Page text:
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Entry 7 -- Good Kids, Bad Kids, and Other Kids
I lie in bed with Orel after the party at the Goldfarb's party Saturday night. We have "the discussion" about whether taking a side in a school bond issue local political fracas will help, hurt, or do nothing for the business. On the one hand, people don't want to pay more taxes. On the other hand, people know what kind of a son we have...well some do. On the third hand, some will support the measure, some won't and either stand will probabl be OK. After some rumination, Orel decides that the third hand is probably the right hand.
"You going to make a sign for them?" he asks me.
"Yeah...At least they picked a good message: More High School for Your Money." I laugh. The message is upbeat and the person who suggested it was Clare Jameson. Clare is interesting and sad in the way that all mothers who have daughters who go wild are sad. She reminds me of my own mother. Yes, I was the daughter who made her sad, but that is another story. Maybe I'll tell it some day.
Clare's oldest daughter all ready did the sad making. She is sixteen and has a three month old baby in a trailer at the Resettlement. For those of you who don't know, the Resettlement is a "communmity" set up to resettle those whose towns were polluted to death when coal companies took the tops of mountains to get at the coal underneath. Sometimes this happened in here in Kentucky. More often it happens in Virginia and West Virginia. The coal companies paid to resettle the families who had polluted land in area similar to what they left and in a clean environment. Coal all seems to be somewhere else around here or what there was here is played out. We have factories instead of mines and they are modern clean factories. Factories are good for the rest of business. Factories are good for the Jamesons who a generation ago were miners. Clare says she lost her father-in-law to black lung. That is a scarey thought and a sad one too.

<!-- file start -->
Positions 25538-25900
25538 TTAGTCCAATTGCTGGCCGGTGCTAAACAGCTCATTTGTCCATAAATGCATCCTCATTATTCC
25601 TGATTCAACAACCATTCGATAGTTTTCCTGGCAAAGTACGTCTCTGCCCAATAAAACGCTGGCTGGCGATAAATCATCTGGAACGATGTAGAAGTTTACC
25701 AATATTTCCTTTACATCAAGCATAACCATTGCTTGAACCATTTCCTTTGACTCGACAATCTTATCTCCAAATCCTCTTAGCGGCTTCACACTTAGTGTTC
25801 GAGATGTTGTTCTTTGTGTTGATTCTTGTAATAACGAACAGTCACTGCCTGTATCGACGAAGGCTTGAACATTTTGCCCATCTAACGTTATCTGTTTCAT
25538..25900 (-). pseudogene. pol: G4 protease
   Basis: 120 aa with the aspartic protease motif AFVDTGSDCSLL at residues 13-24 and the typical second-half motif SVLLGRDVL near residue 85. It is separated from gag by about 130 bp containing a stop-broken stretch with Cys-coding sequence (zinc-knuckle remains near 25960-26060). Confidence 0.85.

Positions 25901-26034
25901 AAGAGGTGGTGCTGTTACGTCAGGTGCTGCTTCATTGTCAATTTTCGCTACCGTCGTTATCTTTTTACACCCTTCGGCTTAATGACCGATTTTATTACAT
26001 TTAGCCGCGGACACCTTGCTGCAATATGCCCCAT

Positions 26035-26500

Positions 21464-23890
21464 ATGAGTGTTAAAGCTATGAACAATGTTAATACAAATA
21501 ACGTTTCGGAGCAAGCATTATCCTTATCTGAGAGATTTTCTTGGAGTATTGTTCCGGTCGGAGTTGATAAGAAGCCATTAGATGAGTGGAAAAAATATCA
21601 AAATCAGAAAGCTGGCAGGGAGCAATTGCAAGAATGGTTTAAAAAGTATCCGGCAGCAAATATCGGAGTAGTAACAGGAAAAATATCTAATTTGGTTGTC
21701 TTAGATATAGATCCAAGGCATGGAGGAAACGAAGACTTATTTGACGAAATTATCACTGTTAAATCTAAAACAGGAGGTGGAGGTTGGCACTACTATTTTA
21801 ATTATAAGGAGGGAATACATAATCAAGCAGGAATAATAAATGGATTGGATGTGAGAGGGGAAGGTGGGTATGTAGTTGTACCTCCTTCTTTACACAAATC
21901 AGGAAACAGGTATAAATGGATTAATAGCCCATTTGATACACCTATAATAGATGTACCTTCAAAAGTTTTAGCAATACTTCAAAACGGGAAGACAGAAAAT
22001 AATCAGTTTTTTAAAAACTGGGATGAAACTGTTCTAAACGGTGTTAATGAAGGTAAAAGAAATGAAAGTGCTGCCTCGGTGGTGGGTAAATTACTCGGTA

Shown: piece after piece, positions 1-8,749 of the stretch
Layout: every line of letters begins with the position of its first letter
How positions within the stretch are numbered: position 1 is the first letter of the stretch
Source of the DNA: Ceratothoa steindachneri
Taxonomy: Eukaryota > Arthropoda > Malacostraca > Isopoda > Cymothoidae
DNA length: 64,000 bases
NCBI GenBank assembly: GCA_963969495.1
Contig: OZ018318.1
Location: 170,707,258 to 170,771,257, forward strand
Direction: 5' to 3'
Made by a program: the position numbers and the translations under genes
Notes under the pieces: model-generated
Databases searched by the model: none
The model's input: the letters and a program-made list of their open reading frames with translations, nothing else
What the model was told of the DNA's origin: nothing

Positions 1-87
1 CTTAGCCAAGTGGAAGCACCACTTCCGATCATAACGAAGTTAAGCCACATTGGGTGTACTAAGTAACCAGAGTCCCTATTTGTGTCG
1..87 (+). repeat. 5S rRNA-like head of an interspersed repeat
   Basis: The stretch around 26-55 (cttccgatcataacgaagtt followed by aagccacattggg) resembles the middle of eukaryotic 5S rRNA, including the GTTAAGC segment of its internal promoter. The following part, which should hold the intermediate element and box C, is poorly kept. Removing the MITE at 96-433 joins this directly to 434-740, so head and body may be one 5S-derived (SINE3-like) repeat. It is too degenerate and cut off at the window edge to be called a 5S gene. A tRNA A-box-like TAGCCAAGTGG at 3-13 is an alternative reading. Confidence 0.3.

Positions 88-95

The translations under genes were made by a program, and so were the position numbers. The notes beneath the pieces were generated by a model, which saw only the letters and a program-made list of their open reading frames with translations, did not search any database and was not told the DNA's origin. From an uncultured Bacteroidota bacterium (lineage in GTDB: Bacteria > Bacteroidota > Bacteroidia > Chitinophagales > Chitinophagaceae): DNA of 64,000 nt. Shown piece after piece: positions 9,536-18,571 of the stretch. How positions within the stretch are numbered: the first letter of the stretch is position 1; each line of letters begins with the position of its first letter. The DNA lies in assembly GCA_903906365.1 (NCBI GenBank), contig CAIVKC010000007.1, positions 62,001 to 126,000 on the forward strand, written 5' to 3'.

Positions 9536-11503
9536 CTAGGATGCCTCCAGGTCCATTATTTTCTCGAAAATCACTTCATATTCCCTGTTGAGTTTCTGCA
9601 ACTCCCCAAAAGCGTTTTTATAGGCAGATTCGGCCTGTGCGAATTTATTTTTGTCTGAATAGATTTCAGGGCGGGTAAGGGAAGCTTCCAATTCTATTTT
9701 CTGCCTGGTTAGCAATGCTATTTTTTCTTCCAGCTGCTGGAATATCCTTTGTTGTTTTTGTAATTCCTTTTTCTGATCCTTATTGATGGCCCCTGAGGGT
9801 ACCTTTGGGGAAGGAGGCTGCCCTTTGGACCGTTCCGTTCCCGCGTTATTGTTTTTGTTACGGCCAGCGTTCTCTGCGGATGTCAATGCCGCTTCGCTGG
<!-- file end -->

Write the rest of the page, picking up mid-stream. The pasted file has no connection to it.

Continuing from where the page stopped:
Koli who is Clare's secon daughter is nothing like her older sister. Clare is glad to have a college bound girl. She'll even send her daughter east if that is still what she wants and she can find a way to get a scholarship. "It's a better deal than the army," she explained. Clare's husband agreed though I think to him the whole idea of kids getting in to very competitive schools is so much pie in the sky.
As much as I want Oisin (and later Stasch. I think both boys are going to burn up the world academically.) to have all the French and mathematics and science he can take in high school, and as much as I think we have a shot at that and will work for that, I hated the party last night.
Yes, Ruth Goldfarb loved my cake or at least admired it. The kids mostly ate it but that is fine. Kids have big appetites, even girl kids. The problem is we started talking about how our fourteen year olds were all good kids, special kids, stars. A part of me became fourteen years old again and asked: "What about the rest of the kids?" I even voiced this. I said no one really likes stars. They like football stars, but also envy them. They like football stars because there is a game to watch. There is no game here.
"Yes, but other kids can take French after ours do," answered Mr. Goldfarb, and that was how we got the conversation steered at least for a time to making this a campaign that would appeal to a broad group of people, not just eight sets of parents. Of course though the conversation always drifted back to how good and special our kids were.
"Our kids aren't good!" I felt like shouting. "They are just good at school subjects." That is a good thing to be good at for sure. It will keep them out of trouble. It will lay the foundation for skills that earn big money. We are lucky parents, but other parents of other children are lucky too and other children have other gifts.
Maybe if I had a child of my own things would be different. I'd stop thinking of myself at fourteen or a piece of myself at fourteen which is what I sometimes think of when I deal with Oisin. Maybe once a baby comes out of your womb you're an adult all over not a person trying to treat a kid right from what you remember of your own being that age.
Do I have to say that sometimes I feel like an imposter as a parent. Being at the Goldfarb's tonight made me feel that way.
"You wanna try?" Orel asks me as we lie side by side in the big queen size bed in the apartment over the print shop's master bedroom. The lighs are on. Orel is naked and just has the sheet over him. He is a big, broad shouldered man who is already going grey. He reminds me of that king in the story of Queen Esther. I can't think of where I've heard that story. I think of the rabbi and burst out laughing. I could ask if the story is in the Bible. I could check the Bible myself.
"What's so funny?" asks Orel.
"You wouldn't believe me if I told you," I tell Orel and slip an arm around his neck. He cradles me like a baby. We always begin our lovemaking with lots of snuggles and cuddles. Orel is a gentle and affectionate man. He must have been a great husband. What kind of bum of a wife threw him away?